Shay Youngblood will perform Add Architecture, Stir Memory from 6:30 to 8 p.m. Aug. 4 (Tuesday) at UNT on the Square. It is free and open to the public. For more info, go here.



Michael Heizer’s City Saved by Obama

Image via DSM Public Art

Image via DSM Public Art

A few days ago, President Obama announced the creation of three new national monuments, including the Basin and Range in Nevada. The iconic landscape that includes rock art dating back 4,000 years also encompasses the site of Michael Heizer’s sprawling land art piece, City (1972–present).

Senator Harry Reid, who last year spearheaded efforts to conserve the region, stated, “This is representative of what desert is all about in Nevada,” as reported by the Las Vegas Review-Journal. “And to make it extra special you have this work of art that he’s been working on for 48 years,” Reid said of Heizer. “You’ve got petroglyphs all over the area. I think it is very important this not be ruined.”

In 2010, Heizer announced he would bulldoze the entire work if the Department of Energy followed through on its plan to construct a rail line for carrying nuclear waste through the area. (It didn’t.) Last year, Senator Reid introduced a bill to protect the area. (It didn’t pass.) This year, the art world joined in and, as Hyperallergic reported in March, the Los Angeles County Museum of Art (LACMA) began promoting a petition on social media. On June 10, the White House released the announcement of the designation of the new national monuments.

One of the other sites that became protected on the same day is Waco’s very own Waco Mammoth site, a significant paleontological area featuring well-preserved remains of 24 Columbian Mammoths.

Everyone’s a Winner at Lawndale Big Show


Last night, the Lawndale Art Center’s Big Show opened, which is normally when the winners of the show, selected by the guest juror, are announced. However this year’s guest juror, George Scheer, opted not to pick winners, but to to divide the $3,000 in cash awards amongst all 62 participating artists, meaning each artist in this year’s Big Show will take home $48.37.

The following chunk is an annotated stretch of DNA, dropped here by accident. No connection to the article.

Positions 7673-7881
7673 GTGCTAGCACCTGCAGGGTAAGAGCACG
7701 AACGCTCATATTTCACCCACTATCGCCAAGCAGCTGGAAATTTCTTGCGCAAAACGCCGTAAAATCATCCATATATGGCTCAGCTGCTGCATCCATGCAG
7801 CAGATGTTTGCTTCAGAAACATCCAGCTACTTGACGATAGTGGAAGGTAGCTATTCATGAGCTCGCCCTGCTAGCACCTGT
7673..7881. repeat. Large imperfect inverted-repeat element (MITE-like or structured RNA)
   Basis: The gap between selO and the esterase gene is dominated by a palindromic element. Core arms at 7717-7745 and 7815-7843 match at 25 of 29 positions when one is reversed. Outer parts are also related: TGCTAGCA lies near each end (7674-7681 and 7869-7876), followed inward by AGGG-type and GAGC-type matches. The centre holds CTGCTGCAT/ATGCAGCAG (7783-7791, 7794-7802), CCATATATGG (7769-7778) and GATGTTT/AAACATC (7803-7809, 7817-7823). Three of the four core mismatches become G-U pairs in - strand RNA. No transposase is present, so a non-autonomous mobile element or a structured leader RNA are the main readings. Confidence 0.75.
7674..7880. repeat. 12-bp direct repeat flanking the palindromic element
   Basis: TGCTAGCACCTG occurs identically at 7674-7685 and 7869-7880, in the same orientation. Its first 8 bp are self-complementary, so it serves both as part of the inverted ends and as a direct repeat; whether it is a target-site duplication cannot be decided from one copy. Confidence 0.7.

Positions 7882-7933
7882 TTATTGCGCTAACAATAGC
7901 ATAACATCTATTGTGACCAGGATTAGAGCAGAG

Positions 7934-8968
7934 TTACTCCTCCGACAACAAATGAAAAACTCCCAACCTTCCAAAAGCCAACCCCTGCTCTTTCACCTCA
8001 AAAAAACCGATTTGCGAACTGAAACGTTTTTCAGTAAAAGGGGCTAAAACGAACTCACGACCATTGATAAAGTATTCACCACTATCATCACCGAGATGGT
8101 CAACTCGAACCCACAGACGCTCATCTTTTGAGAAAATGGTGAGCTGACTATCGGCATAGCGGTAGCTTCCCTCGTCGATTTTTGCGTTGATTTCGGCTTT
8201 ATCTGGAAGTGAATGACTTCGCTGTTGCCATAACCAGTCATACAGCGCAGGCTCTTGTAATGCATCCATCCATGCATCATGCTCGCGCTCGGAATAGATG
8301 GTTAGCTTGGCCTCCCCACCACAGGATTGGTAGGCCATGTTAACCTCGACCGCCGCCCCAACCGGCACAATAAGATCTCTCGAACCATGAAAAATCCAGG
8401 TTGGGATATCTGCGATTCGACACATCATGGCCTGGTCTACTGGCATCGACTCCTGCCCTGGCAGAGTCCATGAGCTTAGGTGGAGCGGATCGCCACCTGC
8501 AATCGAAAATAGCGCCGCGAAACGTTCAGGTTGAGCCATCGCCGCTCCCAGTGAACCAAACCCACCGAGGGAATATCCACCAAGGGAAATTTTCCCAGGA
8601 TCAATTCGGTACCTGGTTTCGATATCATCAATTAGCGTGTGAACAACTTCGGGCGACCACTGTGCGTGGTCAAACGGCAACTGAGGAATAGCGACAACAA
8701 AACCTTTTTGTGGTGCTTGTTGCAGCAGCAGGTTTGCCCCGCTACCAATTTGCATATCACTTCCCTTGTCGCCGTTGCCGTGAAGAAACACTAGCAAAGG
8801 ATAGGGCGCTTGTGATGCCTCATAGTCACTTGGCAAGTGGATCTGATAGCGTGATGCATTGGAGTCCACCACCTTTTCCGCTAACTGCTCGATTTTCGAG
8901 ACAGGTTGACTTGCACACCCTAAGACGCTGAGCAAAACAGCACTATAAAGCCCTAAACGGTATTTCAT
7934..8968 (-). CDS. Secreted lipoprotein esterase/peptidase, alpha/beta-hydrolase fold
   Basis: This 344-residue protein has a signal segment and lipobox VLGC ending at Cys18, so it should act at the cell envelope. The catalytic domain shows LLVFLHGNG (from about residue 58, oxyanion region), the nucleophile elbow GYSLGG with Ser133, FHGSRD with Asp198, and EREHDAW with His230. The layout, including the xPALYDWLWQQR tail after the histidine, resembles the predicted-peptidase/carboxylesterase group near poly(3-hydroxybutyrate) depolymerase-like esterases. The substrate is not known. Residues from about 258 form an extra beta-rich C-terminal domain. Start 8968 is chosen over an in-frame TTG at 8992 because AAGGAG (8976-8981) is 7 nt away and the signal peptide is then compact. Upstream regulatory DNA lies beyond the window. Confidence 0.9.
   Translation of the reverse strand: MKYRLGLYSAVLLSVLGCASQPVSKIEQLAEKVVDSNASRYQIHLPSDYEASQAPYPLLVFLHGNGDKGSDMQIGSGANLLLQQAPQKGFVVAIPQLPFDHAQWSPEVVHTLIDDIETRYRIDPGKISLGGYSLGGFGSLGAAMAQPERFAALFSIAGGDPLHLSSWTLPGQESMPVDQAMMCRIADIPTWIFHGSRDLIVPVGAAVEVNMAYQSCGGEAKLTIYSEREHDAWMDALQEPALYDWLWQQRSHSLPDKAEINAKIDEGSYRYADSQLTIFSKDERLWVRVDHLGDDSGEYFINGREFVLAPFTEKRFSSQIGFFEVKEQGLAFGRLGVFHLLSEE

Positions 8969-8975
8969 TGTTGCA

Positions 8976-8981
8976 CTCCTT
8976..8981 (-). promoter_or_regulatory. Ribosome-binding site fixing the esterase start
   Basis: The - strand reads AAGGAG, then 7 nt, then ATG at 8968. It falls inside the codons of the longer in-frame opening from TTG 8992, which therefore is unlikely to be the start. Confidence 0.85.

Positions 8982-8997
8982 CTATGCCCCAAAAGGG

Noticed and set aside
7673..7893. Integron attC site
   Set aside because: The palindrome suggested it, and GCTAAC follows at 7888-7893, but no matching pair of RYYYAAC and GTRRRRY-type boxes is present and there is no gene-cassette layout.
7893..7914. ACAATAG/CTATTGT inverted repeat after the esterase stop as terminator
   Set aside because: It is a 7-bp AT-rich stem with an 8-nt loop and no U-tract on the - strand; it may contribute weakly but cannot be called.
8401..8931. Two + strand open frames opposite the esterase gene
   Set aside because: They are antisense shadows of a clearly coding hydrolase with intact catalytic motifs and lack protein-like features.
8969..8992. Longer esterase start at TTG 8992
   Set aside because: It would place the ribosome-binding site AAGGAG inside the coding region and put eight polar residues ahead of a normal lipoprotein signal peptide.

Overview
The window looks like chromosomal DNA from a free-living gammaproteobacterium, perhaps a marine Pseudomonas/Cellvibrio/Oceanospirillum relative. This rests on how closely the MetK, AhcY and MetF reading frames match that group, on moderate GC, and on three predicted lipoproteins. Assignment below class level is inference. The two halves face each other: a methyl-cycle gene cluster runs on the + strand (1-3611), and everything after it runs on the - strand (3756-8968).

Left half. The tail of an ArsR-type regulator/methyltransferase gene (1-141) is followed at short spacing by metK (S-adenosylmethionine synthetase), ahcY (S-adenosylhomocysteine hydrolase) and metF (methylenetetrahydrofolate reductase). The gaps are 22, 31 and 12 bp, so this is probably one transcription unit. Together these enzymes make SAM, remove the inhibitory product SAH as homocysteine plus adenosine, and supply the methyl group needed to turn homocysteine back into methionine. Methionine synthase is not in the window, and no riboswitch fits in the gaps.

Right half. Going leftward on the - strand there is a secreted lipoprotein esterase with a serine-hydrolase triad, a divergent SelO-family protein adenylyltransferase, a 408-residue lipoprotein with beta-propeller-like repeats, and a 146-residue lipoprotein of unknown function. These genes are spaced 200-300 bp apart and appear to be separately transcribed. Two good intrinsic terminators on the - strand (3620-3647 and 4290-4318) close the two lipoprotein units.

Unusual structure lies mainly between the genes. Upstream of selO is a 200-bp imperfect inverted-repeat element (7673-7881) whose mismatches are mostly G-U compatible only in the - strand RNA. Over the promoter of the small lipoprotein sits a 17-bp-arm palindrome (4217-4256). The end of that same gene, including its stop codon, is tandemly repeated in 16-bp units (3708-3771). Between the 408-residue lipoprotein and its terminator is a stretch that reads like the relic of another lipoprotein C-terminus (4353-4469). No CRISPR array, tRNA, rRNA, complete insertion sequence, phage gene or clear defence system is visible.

No word yet on whether every artist will also get a trophy.

Scheer also awarded five “special distinction” awards to artists Allyson Huntsman, Amy Richards, Herbert Shapiro, Charles L. Thomas and Justin Zachary.



Hope or Despair? S.A. Arts Org Creates Forum for Environmental Discussion

hope_despairIn conjunction with its exhibition of Nature on the Edge: Mutation and Hybridity in 21st Century Art (up for two more weeks), Bilh Haus Arts is presenting a gallery talk called “Denature by Design: A Sociological Exploration of Disasters,” on the human response to disasters exacerbated by climate change by Lisa Zottarelli, PhD, director of Social Sciences and Humanities at San Antonio College. The talk will take place tomorrow, July 11 at 2pm. The following Saturday (also at 2pm), it will present a poetry reading organized by poet Mobi Warren, founder of

If you can get over your despair and denial, these folks may have some helpful hints or, at least, a few nice nature poems.

Nature on the Edge was guest-curated by David S. Ruben and features work by 17 established and up-and-coming San Antonio artists.

(Image via

Funding generously provided by: